12.Reaction Mechanisms (2) - Electron transfer.pdf -...

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Inorganic Reaction Mechanisms (2) – Electron Transfer * Electron transfer is the other well-studied reaction mechanism for "classical" coordination complexes (i.e., non-organometallic); this is the process by which electrons are transferred from one metal center to another, resulting in a change in oxidation state for each * As with substitution, both thermodynamic and kinetic issues at play: Thermo: * What oxidation states are more/less stable for different metals w/ different ligands? * Where does the equilibrium for electron transfer (ET) lie? * What are the thermodynamic redox potentials for metal complexes? Kinetic: * What are the mechanisms of ET? * What are the rates of ET? * How can we relate these things to what we know about structure, bonding, reactivity? * Here we will be interested in mechanism (= kinetics) 2 Big Categories Inner-sphere ET Outer-sphere ET e tunnel from one metal to other through a bridging ligand complexes come into contact without sharing a bridging ligand less common because of necessity for bridging ligand e tunnel through intervening medium (solvent, periphery of ligands, etc.) Inner-sphere ET Classic example: [CoCl(NH 3 ) 5 ] 2+ + Cr(H 2 O) 6 2+ [CrCl(H 2 O) 5 ] 2+ + Co(NH 3 ) 5 (H 2 O) 2+ inert labile inert labile * The electron transfer from Cr 2+ to Co 3+ proceeds along with transfer of a Cl atom * Additionally, it has been found that added 36 Cl does not get incorporated into the Cr 3+ product (because it's inert) * The reaction proceeds quickly, but it's difficult to imagine how that could happen with one inert reactant and one inert product! i.e., for Cl transfer to occur first, Cl would have to dissociate readily from the inert Co 3+ complex; for Cl transfer to occur second, there would have to be dissociation of H 2 O from the inert Cr 3+ complex * How does it happen? Concerted ligand and electron transfer!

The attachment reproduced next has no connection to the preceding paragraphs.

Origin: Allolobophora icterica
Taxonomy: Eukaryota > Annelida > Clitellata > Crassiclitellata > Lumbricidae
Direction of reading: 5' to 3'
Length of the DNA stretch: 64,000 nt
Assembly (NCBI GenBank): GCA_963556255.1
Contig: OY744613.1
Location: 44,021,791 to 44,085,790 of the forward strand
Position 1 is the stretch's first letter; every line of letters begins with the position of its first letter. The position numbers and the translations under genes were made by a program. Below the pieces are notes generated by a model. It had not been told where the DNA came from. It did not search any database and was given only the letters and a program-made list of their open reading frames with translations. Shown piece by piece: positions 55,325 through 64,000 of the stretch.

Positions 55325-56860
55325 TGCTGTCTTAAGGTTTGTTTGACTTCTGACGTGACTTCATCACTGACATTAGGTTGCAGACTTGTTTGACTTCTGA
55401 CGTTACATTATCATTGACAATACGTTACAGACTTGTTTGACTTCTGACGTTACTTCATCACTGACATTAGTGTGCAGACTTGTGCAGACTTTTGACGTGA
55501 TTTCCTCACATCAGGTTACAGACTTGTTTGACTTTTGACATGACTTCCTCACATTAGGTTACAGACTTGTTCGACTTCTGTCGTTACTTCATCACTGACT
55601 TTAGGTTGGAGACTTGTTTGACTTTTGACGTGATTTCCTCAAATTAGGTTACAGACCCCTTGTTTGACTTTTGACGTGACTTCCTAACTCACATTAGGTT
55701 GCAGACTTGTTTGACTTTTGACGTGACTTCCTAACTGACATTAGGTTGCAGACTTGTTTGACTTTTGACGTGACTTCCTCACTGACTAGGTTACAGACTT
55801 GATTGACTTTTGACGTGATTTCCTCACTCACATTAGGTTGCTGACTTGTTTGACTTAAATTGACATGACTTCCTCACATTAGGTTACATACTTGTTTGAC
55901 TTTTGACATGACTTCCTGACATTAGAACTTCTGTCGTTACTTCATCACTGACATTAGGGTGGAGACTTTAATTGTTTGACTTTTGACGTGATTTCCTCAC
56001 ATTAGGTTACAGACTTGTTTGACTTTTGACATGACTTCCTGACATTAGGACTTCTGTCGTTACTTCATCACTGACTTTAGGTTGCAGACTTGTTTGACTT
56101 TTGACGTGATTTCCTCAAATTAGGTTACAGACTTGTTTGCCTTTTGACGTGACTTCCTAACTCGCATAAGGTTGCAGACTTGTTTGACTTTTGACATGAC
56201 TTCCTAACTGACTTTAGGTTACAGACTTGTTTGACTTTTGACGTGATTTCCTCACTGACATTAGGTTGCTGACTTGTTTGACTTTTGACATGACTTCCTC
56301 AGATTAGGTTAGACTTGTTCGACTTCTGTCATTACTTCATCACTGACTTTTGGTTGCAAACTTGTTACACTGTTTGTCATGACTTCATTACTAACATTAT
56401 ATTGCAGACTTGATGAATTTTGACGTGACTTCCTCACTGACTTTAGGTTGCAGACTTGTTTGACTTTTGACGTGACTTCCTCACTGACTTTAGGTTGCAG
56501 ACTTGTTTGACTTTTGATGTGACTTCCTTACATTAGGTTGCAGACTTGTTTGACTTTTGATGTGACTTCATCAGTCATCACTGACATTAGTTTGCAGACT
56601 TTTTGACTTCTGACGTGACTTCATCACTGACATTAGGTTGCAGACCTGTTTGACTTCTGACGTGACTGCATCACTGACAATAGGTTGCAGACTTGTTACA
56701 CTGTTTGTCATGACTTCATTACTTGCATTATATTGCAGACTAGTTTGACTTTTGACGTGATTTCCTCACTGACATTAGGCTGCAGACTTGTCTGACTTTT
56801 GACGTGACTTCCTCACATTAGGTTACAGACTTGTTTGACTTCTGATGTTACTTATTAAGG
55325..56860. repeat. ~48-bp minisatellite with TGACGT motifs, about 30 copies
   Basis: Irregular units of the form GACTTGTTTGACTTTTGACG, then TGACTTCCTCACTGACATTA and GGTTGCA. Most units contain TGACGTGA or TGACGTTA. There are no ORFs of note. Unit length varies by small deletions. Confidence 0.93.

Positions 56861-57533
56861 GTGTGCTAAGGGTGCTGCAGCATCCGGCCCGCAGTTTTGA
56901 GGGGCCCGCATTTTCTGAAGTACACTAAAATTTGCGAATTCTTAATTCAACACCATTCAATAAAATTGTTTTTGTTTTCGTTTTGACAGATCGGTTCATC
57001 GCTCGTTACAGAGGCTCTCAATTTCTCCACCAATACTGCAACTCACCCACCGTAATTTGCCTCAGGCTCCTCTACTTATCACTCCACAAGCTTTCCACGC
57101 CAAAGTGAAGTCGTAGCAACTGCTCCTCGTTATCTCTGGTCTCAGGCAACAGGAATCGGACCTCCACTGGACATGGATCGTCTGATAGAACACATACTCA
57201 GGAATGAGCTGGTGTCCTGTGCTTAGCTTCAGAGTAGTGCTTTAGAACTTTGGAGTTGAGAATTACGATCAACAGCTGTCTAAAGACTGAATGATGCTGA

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Inorganic Reaction Mechanisms (2) – Electron Transfer * Basic mechanism: * When looking at the rate of an inner-sphere ET reaction, it's important to note that there are several elementary steps included in the process: + bridge formation (including the possible dissociation of a ligand from one reactant) + electron transfer + dissociation of products from bridged intermediate
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Inorganic Reaction Mechanisms (2) – Electron Transfer * Typically the electron transfer step is rate-limiting; however, there are cases where either of the other steps can be rate-limiting: If both reactants are somewhat kinetically inert, then the bridge formation is likely to be rate- determining since the dissociation of a ligand to allow bridge formation will be slow: ex: V(H 2 O) 6 2+ + CoCl(NH 3 ) 5 2+ V(H 2 O) 5 Cl 2+ + Co(H 2 O)(NH 3 ) 5 2+ If at least one reactant and one product is labile, then electron transfer is likely the limiting step;
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  • Fall '19
  • Redox, Electron Transfer

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